The gobbler stopped at 40 yards, turned, and started to parallel the blind as if he was going to exit the field. Dang! He's gonna get away! "SHOTGUN" I ordered myself, picking up my Benelli M-1 Super 90 twelve gauge, shouldering for a left handed shot and taking off the safety. Then the gobbler turned and started coming straight toward me, like an airplane doing a landing pattern. "BOW !" I ordered myself again, clicking off the safety, putting the gun down and putting my release on the bowstring. The gobbler came in at a pretty good clip, turned sideways, approached the jake decoy and stopped. I went to full draw and held it. He suddenly lashed out at the decoy and slammed it with his beak. Whoa!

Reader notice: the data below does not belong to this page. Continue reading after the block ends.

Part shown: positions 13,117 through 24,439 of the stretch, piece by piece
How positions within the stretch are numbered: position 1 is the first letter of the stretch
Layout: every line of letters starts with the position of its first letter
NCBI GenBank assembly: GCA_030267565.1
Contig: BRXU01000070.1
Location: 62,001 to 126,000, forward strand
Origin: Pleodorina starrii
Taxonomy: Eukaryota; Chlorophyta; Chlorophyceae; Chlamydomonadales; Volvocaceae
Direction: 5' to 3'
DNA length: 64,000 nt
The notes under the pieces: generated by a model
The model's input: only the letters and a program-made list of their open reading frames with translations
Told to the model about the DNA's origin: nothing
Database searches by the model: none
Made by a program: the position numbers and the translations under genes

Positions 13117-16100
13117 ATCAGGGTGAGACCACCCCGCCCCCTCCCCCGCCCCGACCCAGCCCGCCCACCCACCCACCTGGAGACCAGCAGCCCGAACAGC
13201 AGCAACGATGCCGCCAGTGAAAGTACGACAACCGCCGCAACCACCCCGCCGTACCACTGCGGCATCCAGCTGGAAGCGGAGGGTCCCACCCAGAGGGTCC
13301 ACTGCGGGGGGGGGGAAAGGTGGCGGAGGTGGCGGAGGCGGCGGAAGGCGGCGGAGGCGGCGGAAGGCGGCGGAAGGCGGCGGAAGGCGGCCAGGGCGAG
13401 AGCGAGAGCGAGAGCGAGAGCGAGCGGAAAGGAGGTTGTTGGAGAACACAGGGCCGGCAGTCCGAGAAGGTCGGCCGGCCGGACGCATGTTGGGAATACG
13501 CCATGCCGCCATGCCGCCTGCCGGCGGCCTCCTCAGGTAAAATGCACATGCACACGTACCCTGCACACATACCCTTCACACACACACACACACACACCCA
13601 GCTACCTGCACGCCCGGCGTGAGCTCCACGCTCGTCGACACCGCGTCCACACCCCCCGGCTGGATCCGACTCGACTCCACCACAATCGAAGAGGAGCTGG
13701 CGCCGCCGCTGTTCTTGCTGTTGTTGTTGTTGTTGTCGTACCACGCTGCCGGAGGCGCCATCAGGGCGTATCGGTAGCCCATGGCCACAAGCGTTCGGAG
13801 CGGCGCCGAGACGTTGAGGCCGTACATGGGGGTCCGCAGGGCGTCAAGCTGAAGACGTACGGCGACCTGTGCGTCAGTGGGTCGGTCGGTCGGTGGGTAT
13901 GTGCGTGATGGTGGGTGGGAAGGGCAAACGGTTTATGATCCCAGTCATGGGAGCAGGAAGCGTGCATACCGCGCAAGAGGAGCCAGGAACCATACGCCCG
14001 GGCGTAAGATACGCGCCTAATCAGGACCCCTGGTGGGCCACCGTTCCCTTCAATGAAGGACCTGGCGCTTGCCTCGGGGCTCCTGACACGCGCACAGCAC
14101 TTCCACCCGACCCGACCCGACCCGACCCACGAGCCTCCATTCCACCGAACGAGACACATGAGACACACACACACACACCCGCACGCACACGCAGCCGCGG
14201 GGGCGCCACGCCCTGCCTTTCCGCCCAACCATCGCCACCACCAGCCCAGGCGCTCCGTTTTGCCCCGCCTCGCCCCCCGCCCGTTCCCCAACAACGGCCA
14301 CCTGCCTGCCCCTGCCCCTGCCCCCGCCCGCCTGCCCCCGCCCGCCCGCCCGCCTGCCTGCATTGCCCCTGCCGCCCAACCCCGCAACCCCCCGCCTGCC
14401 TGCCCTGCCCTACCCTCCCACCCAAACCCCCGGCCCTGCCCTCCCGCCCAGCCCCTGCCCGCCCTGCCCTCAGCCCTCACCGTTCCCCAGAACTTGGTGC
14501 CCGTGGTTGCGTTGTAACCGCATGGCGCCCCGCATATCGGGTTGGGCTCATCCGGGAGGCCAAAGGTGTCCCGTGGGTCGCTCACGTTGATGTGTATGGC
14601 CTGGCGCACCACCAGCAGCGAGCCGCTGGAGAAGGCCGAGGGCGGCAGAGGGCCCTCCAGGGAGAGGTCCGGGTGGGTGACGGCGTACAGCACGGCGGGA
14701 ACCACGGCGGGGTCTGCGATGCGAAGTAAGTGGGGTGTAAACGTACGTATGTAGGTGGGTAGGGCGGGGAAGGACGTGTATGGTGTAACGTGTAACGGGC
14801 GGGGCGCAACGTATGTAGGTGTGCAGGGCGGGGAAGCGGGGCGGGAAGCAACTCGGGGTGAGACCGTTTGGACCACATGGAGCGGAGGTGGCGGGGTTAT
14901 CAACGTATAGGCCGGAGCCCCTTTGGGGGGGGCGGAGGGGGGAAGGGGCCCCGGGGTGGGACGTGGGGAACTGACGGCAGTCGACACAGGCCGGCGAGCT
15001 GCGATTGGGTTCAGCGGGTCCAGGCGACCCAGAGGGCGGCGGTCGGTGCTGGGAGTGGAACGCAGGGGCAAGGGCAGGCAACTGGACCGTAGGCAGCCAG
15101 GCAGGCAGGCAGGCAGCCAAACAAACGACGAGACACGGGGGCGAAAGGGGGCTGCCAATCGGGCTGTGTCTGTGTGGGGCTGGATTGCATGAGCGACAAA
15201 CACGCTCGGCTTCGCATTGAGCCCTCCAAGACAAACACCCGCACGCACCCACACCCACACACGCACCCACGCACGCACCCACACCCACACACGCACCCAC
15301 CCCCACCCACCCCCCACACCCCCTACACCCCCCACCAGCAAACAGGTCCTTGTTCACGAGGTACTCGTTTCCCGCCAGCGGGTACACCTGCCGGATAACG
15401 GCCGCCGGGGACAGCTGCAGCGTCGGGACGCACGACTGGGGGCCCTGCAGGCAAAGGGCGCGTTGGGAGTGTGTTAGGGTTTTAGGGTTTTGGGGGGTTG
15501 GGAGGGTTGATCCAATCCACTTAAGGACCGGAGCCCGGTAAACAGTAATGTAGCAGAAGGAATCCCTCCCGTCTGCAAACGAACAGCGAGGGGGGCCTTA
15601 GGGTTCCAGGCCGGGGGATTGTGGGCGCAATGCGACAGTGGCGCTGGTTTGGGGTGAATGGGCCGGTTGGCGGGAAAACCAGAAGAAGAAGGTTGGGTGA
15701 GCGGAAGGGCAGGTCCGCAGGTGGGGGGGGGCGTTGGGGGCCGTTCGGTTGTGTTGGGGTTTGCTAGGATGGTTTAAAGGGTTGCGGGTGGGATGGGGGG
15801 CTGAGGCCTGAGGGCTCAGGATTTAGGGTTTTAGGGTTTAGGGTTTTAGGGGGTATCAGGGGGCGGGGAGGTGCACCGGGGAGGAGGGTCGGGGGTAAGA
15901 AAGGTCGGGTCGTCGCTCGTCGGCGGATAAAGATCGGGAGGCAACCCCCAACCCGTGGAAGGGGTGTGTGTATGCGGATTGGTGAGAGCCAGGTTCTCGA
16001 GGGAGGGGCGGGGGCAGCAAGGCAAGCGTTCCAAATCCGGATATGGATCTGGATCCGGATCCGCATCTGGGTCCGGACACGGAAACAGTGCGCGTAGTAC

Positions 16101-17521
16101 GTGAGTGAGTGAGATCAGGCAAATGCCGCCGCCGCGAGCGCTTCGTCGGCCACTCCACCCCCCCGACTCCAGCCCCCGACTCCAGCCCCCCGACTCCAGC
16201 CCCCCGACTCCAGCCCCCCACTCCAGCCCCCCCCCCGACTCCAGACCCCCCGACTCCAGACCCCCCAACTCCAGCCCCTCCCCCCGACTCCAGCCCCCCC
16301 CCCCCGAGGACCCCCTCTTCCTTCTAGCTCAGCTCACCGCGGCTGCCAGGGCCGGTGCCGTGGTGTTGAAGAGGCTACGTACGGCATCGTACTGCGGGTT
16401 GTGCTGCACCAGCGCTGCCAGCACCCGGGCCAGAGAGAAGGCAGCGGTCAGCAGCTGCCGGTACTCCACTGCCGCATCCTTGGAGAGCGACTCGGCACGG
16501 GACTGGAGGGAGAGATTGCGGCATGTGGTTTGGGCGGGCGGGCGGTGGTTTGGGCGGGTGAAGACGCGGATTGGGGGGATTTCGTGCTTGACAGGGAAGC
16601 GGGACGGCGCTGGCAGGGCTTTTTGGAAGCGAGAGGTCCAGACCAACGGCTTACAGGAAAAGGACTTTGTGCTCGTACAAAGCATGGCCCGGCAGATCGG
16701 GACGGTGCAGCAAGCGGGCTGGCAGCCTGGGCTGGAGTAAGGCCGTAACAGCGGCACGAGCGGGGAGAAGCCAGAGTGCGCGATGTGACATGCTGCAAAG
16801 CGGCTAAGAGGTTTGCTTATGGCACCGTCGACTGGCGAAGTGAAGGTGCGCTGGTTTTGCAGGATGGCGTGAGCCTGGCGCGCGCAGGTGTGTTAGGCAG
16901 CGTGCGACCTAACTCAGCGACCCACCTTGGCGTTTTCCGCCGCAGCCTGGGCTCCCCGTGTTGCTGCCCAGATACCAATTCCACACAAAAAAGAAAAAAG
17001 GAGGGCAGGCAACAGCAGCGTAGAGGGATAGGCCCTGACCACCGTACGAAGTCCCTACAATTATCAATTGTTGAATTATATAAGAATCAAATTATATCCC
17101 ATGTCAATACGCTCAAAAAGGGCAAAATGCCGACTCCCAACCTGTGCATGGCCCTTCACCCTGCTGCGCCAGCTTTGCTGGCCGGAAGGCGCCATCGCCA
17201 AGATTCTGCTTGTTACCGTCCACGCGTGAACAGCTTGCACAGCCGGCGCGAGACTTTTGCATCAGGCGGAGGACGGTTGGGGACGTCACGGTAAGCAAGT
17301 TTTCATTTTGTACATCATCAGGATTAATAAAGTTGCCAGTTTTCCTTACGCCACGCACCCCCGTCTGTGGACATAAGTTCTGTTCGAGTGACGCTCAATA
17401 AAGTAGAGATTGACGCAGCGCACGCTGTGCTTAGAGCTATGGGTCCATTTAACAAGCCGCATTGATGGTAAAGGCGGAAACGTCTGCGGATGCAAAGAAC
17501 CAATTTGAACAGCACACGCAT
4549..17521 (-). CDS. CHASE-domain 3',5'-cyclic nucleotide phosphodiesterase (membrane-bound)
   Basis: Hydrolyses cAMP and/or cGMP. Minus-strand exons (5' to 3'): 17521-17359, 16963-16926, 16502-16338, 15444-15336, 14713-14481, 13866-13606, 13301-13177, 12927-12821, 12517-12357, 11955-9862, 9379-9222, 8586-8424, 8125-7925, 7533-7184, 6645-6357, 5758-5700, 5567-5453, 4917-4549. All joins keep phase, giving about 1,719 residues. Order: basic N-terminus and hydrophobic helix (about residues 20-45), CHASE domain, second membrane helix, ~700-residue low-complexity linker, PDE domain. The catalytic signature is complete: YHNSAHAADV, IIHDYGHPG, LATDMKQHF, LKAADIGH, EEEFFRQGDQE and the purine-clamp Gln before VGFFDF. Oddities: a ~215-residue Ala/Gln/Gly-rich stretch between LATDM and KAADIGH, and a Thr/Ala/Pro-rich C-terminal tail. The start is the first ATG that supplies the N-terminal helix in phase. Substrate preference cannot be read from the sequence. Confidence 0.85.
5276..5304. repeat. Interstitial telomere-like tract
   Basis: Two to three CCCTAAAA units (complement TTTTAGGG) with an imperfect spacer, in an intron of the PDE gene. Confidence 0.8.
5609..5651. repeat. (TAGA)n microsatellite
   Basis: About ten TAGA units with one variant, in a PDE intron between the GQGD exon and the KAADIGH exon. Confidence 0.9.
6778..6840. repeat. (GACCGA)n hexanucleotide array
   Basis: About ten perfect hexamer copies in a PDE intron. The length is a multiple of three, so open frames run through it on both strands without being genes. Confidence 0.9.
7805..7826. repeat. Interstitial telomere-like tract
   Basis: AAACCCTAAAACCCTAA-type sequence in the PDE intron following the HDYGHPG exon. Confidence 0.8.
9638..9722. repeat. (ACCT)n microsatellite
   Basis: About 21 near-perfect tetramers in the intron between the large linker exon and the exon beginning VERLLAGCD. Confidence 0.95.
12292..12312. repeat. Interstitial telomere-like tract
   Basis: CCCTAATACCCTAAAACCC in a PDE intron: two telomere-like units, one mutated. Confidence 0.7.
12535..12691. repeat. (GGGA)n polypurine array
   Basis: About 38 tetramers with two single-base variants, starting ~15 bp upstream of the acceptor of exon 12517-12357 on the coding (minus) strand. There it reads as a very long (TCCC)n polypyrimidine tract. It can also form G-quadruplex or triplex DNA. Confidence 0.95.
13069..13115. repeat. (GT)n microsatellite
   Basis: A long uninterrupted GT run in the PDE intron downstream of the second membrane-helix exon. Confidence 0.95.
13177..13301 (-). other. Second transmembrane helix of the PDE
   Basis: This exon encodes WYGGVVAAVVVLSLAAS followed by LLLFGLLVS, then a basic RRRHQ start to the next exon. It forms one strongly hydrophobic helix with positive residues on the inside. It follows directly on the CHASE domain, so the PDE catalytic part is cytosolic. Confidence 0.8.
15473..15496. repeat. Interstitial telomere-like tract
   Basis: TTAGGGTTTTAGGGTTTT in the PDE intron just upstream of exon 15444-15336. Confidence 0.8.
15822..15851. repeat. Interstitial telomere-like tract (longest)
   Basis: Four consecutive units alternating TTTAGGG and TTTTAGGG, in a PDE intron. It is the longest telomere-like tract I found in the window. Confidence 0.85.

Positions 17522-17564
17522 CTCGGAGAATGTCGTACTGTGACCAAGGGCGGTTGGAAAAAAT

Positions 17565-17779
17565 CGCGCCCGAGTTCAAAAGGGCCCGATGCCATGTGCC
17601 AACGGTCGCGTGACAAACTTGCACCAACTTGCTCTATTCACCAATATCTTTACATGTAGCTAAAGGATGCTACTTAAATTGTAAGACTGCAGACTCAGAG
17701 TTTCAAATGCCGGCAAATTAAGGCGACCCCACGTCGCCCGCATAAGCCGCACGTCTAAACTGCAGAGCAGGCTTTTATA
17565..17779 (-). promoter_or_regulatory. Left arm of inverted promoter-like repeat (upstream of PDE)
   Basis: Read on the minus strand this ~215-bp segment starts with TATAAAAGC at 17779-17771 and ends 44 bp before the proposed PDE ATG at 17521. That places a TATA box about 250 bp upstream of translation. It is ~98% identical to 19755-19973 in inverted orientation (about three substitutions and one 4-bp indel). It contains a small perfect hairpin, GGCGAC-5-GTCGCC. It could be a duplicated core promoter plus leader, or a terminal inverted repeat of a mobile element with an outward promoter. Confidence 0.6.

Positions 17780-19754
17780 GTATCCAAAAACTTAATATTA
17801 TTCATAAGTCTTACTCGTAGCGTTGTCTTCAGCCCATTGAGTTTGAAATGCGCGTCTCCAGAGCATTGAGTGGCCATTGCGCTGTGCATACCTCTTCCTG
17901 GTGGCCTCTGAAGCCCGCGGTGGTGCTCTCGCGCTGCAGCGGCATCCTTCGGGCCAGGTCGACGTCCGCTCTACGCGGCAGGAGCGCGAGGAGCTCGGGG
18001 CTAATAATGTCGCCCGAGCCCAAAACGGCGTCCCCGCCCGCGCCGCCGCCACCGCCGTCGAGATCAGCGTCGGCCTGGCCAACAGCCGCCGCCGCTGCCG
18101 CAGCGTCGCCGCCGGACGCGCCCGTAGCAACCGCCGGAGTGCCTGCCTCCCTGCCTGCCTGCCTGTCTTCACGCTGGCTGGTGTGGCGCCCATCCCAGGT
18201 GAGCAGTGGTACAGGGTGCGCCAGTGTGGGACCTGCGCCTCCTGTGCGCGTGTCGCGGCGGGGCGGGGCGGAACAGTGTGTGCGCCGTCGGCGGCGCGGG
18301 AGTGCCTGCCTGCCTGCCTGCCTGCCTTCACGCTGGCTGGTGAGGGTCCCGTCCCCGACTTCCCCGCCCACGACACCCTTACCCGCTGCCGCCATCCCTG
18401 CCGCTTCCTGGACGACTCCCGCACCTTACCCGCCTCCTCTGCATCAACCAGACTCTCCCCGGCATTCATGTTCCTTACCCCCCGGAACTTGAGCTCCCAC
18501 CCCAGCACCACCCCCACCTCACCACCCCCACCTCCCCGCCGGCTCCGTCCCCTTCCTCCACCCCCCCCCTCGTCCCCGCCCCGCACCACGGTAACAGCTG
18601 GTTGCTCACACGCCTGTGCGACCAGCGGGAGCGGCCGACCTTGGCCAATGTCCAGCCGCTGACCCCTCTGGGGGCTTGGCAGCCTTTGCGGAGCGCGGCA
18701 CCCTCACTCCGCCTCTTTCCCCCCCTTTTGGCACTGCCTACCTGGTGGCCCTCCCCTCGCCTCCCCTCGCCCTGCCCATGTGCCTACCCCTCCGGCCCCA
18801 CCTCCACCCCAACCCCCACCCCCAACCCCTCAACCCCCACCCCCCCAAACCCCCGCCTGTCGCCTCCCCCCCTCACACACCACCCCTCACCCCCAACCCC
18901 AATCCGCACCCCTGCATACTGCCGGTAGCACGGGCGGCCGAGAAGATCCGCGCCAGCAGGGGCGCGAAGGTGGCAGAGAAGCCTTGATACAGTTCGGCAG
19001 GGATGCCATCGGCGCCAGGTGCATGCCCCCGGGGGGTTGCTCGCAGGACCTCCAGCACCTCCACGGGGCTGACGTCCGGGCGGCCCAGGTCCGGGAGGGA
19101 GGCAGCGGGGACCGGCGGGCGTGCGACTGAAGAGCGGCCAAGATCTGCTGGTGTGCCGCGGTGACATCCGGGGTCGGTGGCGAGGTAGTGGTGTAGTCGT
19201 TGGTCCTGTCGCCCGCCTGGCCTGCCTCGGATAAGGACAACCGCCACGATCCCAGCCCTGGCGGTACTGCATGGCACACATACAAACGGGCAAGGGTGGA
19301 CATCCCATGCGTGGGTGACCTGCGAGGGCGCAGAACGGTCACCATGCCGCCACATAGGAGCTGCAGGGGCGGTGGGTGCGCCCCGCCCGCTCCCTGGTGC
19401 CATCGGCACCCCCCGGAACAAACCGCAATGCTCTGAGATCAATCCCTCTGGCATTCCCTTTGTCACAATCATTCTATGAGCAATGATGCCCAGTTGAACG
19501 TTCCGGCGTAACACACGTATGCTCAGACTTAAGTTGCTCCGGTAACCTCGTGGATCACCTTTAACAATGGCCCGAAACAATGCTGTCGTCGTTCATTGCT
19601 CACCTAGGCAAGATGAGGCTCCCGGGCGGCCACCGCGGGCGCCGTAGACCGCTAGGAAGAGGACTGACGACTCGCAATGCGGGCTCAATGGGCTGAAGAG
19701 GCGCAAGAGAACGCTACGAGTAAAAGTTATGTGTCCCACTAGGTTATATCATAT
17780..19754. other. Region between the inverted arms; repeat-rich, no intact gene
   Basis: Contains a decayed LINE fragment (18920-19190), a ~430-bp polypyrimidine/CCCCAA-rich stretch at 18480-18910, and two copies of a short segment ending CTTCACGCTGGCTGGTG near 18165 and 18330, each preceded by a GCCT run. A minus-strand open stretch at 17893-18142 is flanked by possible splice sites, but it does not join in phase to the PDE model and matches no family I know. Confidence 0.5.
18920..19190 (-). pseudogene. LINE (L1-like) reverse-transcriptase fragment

I was startled at ferocity with which this gobbler attacked my decoy, but at full draw, it suddenly occurred to me that I was unsure whether I should take the shot or not. I was practiced and tuned to hit within a four-inch circle at 20 yards, so my ability was not at question. But, I was about to put an expandable broadhead through a shoot-through screen on my Double Bull blind, and was not sure if the screen would cause the blades to open prematurely, or whether the trajectory of the arrow would be compromised. Not comfortable with these variables and rather than chance a bad shot, I slowly let down my draw, set my bow aside and picked up my shotgun again for a left handed shot. The tom attacked the decoy again, which was now askew, nose down, and nearly off it's plastic spike. He stood still once again, posturing for a third attack. I composed the site picture, clicked off the safety and squeezed the trigger. BLAM! The gobbler dropped and started flapping. I dashed out of the blind, and picked him up and held him up by his feet until he was still. My heart was pounding like a drum and my knees were knocking uncontrollably. This was not my first turkey kill, but it was the sweetest, because the whole gig had been mine... with some help from my unseen hunting Buddy.